There is evidence we may not be as in control of things as we thought. The unconscious mind is hard at work, being influenced by our environment without realizing it. As an example, there may be hidden messages in a picture, or we may be primed by prior experience. Briefly show one group of people a boy behaving well and another group the same boy behaving badly. When shown a neutral picture of the boy and asked to describe him, the first group will describe the boy as good, while the latter will have a negative impression.

Dr. Berlin went on to note that for simple decision-making, we tend to be more satisfied if we think about it, but for more complex decisions or problems, we tend to be more satisfied with our decisions if we are not allowed to think about it, if we "go with our gut". Distraction can lead to better problem-solving. Consciousness gets in the way.

What does all this have to do with free will? A variety of neuroscience research shows that the brain becomes active before we are even aware of our decision to do something. For example, when pressing a button, we are aware of the decision roughly 150-200 milliseconds (ms) before the action, but brain activity increases 4-10 seconds before we're aware. And the urge to do some act can even be stimulated artificially. Okay, so our brains are already in action before we're consciously aware. That means our decisions aren't actually under our conscious control. But when we are aware of a decision to do something, we have about 150ms to "veto" the decision before we act. If we can veto the action, that means we do have conscious control, right? Well, not really, since the "veto" also arises from brain activity that begins before we're aware of our decision to veto.

There is still a lot unknown, like how and why priming works or how subconscious thoughts become conscious. While we may not have "free will", we can work to understand our subconscious and bring it to the conscious. "Strive to know thyself."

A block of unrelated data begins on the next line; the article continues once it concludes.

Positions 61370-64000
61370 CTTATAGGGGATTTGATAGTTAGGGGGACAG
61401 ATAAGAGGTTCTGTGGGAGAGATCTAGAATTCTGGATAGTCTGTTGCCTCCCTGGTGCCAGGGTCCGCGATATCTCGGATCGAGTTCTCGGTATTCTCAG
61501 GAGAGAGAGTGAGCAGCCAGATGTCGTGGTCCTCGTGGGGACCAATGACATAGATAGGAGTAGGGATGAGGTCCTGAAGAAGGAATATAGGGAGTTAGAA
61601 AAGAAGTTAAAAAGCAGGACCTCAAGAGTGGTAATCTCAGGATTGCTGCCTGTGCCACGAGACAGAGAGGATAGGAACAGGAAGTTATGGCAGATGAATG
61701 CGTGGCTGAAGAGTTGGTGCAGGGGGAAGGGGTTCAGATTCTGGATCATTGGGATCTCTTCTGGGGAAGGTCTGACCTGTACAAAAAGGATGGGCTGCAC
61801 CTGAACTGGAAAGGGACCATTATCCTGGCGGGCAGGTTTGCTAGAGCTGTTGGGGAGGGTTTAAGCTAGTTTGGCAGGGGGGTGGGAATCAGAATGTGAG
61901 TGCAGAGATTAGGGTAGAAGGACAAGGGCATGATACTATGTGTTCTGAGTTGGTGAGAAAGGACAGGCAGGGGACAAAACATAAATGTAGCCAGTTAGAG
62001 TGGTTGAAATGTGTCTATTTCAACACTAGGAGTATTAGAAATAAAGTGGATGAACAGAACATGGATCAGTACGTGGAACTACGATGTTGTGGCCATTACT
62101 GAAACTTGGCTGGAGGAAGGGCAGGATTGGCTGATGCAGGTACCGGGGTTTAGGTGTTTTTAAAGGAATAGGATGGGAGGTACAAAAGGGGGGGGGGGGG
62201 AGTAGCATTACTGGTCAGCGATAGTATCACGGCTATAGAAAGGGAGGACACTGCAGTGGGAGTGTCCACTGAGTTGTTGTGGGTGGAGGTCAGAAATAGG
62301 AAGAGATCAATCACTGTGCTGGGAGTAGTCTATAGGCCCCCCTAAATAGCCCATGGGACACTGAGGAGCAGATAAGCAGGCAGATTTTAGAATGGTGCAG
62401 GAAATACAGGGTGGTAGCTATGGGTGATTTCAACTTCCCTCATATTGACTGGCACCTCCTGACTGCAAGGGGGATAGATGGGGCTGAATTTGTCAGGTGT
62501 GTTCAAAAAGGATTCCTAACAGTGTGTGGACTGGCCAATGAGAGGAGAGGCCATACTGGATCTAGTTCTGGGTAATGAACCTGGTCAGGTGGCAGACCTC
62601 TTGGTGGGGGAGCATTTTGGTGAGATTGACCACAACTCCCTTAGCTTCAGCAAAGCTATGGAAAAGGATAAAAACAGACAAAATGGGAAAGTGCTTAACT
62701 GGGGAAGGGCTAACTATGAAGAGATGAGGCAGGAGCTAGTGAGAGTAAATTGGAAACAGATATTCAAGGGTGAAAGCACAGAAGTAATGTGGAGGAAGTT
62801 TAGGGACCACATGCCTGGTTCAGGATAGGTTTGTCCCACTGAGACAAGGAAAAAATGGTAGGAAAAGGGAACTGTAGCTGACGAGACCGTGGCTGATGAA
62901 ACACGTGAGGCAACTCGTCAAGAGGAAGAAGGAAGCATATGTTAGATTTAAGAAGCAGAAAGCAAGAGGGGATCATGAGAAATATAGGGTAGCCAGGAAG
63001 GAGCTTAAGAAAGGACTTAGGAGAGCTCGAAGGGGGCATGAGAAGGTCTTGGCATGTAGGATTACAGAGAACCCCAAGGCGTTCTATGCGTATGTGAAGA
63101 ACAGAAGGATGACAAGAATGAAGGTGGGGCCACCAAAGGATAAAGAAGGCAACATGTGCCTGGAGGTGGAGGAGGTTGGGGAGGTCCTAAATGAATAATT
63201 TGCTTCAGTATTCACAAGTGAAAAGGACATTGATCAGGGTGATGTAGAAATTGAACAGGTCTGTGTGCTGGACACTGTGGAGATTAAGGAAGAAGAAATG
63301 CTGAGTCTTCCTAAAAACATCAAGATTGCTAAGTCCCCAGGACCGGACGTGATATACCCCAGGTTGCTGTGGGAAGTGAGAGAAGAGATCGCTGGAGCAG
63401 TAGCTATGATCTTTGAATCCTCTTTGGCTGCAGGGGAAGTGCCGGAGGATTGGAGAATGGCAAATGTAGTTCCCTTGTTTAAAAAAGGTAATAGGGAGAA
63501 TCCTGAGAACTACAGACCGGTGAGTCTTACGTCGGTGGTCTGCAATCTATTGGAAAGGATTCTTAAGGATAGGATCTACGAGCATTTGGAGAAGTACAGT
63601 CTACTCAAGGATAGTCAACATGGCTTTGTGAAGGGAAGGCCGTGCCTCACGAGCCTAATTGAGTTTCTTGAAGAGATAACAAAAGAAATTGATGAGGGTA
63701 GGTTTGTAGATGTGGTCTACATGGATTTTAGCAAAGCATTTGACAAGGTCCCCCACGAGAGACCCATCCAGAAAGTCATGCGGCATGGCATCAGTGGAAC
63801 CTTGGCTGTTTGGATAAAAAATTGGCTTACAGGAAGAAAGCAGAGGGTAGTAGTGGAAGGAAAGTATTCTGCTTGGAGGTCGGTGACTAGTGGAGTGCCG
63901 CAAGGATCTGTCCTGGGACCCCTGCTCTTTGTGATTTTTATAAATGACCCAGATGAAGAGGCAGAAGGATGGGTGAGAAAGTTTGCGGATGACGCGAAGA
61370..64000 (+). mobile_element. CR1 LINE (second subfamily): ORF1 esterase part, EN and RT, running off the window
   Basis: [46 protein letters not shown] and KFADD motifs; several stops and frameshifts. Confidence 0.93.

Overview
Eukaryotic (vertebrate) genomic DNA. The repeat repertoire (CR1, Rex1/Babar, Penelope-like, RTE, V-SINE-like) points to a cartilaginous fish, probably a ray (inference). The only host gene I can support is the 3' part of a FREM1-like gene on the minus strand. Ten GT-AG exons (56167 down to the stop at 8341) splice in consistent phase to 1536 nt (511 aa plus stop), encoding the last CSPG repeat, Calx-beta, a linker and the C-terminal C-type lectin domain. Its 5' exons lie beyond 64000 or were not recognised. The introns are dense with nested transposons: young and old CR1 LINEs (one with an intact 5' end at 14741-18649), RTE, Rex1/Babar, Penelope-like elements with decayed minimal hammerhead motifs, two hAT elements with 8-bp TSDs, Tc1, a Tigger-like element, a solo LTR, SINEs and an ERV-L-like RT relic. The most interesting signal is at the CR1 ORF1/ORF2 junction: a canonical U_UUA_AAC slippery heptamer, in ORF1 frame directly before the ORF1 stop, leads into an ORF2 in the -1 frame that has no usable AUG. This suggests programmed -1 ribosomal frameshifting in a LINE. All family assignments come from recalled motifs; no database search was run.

The Skeptic's Guide to the Universe

SGU Live: Paul Offit, Evan Bernstein, Steve Novella, Jay Novella,
Rebecca Watson, Bob Novella
After lunch with Vijay Dewan, where we had an...interesting...conversation with another attendee, the afternoon picked up with a live recording of The Skeptics Guide to the Universe, episode 458, which went up on the web on April 19. The cast uses the live NECSS recording as an opportunity to remember Perry DeAngelis, one of the co-founders of the New England Skeptical Society. (Evan Bernstein wrote a nice tribute to Perry.) This year, Dr. Paul Offit was a guest on the NECSS live show. Topics included the approval of meningococcal B vaccine to be given under compassionate use during the recent outbreak of that disease on two college campuses. It's the first time that compassionate use has been granted to an unapproved medical product given to healthy individuals. They also discussed Dr. Offit's upcoming book examining the clash between religion and medicine. Rather than go into a detailed account of the episode, though, I encourage you to go listen to the podcast if you don't already.

Panel: The SiO2 Ceiling: A Frank Discussion on Women in Science

L to R: Cady Coleman, Elise Andrew, Latasha Wright, Heather Berlin, Deborah Berebichez, Jeanne Garbarino
After a brief break, Jeanne Garbarino, PhD moderated a panel on women in science, including Deborah Berebichez, PhD, Heather Berlin, PhD, Latasha Wright, PhD, Elise Andrew and Col. Cady Coleman, PhD (USAF, Ret.). Just 25% of STEM (science, technology, engineering and mathematics) go to women, and women earn only $0.88 for every dollar that a man makes in an equivalent STEM job. There are two themes that came out of the panel within this cultural context. First, women are often discouraged from pursuing science. Something happens between when we are children, with a love of science, exploration and investigation, and when we are adults, when we hate science. Those who persevere and find success and become known, those who are outspoken, frequently find themselves the targets of abuse.The second theme was female role models. Col. Coleman was inspired by astronaut Sally Ride. Seeing her made becoming an astronaut herself real.

What can we do to change behavior and policy? How can we improve the situation facing women in science. We need to be open to our own stereotypes. We all judge, but we need to be aware of our own biases. Ms. Andrew related an experience of passing a store with a beautiful model out front who recognized her. The woman told Ms. Andrew, "You should come to my lecture." Elise admits to being a bit judgy; this woman looked the part of the model. It turned out that she was working on her PhD on stem cell biology.

We also need to increase the visibility of women in STEM roles, harking back to the priming that Dr. Berlin discussed in her talk. But this can be difficult, dealing with the attention of being a role model. It is a problem that faces men as well as women, and finding the right, charismatic people to step up is hard. Work conditions also need to change to accommodate childrearing. Socializing also deserves attention. Dr. Wright notes that by as early as 3rd grade, boys are still rough, but girls are starting to try to be "pristine". We view boys as "assertive" but the same behavior in girls is seen as "pushy" or "bossy".